Fourth Generation Inclusive

Historical Documents of Genealogical Interest to Researchers of North Carolina's Free People of Color

Drowned off Cape Hatteras.

DROWNED. – The Newberne Journal of the 3d learns that a white boy, named Edward Smith, and a colored man, named William Mitchell, both of Newberne, accidentally fell from the deck of the schooner Dolphin, on Friday last, off Cape Hatteras, and were drowned.

Wilmington Journal, 12 October 1855.

Wheelwright shop destroyed by fire.

Fire Last Night.

Last evening about half past seven o’clock, a fire broke out in wooden building on Seventh Street, between Market and Dock Street, occupied as a Wheelwright Shop by SAM HOOPER, a free negro. The Wheelwright Shop, with an adjoining Blacksmith Shop, and some small outhouses were destroyed. We have no estimate of the amount of loss. The buildings destroyed were, we should think, of very little value. – Daily Journal, 18th.

Wilmington Journal, 24 March 1864.

Jail break, no. 7.


BROKE the jail of Currituck County and made his escape on the 2d day of June, 1852, a free colored man named GATLING BOWYER, confined there for larceny. He is about five feet eight or ten inches high – black – about 21 or 22 years old – and has made occasional voyages by sea. It is supposed that he is lurking somewhere in the neighborhood of Roanoke Island, in Currituck County.

The above reward will be given for his apprehension and delivery at the jail of Currituck county.   THOMAS GRIGGS, Sheriff and Jailer. Currituck Co., N.C., June 22, 1852.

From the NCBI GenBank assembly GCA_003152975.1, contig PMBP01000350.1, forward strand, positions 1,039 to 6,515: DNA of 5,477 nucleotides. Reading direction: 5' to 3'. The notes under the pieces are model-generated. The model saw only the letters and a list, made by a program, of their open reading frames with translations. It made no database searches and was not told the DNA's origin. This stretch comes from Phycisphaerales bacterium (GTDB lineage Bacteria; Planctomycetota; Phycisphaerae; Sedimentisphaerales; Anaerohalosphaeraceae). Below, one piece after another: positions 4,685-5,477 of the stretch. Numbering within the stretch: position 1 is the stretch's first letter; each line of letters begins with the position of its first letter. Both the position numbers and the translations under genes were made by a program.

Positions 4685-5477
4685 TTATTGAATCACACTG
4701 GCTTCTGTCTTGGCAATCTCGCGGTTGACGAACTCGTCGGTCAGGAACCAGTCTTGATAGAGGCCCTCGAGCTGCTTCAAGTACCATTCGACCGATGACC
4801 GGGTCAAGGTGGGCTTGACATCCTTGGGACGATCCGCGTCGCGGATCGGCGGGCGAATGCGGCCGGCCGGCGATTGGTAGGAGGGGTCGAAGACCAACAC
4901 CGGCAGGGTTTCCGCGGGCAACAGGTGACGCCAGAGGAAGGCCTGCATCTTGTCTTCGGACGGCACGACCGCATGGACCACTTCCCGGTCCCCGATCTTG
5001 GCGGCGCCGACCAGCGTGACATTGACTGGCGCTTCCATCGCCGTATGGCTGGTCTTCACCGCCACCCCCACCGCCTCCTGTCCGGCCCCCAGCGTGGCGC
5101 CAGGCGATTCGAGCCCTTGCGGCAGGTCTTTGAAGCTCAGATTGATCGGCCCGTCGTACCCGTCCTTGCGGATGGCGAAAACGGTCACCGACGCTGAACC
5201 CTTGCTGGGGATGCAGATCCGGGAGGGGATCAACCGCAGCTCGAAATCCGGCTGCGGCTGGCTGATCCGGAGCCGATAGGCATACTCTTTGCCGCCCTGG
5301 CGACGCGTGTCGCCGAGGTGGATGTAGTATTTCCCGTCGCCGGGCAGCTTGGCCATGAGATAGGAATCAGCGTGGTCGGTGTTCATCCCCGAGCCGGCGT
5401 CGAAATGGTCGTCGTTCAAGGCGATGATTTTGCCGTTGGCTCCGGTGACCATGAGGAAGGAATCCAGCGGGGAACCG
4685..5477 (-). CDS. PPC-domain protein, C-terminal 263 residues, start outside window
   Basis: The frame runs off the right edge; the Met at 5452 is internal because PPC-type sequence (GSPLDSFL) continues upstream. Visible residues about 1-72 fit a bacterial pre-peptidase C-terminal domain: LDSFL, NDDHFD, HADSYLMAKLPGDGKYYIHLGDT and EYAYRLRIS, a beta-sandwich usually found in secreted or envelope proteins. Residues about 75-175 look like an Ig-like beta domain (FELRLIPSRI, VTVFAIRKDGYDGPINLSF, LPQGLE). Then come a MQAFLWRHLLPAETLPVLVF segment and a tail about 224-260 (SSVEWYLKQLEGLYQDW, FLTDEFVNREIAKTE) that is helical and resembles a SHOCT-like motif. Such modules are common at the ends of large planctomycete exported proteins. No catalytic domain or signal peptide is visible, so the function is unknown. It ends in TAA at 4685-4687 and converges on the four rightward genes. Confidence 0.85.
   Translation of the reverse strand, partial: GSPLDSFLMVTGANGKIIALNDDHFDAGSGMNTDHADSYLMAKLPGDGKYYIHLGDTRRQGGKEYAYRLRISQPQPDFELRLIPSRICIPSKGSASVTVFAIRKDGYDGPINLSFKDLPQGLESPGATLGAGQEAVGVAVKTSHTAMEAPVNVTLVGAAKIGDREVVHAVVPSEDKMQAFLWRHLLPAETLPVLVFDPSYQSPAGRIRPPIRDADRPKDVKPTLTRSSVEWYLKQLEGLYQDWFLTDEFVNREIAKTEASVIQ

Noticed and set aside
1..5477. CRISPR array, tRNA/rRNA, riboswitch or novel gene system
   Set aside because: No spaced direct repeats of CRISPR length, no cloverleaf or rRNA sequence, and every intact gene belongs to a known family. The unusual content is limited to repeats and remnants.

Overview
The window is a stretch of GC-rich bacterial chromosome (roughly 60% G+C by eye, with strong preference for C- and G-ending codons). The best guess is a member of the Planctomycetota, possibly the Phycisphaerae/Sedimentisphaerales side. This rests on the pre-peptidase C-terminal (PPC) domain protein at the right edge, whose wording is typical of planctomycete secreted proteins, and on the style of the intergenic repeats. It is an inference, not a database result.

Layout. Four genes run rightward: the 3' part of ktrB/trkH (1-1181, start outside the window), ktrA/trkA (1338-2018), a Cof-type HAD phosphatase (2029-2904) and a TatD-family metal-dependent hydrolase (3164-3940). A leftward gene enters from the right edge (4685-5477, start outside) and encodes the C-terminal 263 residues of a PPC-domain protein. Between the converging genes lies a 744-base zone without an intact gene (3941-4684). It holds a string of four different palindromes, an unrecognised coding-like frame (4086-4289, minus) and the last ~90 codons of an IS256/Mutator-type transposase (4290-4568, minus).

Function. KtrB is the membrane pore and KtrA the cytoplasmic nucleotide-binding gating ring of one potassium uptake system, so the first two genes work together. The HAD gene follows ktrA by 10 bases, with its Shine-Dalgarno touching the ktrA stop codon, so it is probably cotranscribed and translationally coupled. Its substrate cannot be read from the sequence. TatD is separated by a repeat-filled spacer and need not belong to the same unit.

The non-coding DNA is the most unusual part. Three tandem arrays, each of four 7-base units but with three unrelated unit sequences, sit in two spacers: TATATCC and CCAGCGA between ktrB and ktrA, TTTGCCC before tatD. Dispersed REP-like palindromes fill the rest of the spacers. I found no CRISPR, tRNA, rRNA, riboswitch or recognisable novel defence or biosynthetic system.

The Democratic Pioneer (Elizabeth City), 5 October 1851.

With the intention of holding her as a slave.

HABEAS CORPUS CASE. – Yesterday forenoon, His Honor Judge Person, had Elizabeth Post, a free woman of color, brought before him on a writ of habeas corpus, the facts as we learn them, being, that Elizabeth was sold or hired out for a term of years, by the court of Cumberland county, and her term of the balance of it, was assigned by the original hirer or purchaser, to James Bryant of Bladen county. Day before yesterday said Bryant brought the woman down to Wilmington on board one of the steamboats, on the Cape Fear, and during the passage down she overheard some conversation, leading her to believe that it was designed to carry her out of the State with the supposed intention of holding her as a slave. On a representation of the facts to His honor, he issued a writ for the production of the woman, when upon an examination of the case it appeared beyond question that she was a free woman, and she was consequently set at liberty. We believe she was found on board the Manchester cars. No one appeared to contest her claim. – Wilmington Journal.

Weekly Raleigh Register, 9 December 1857.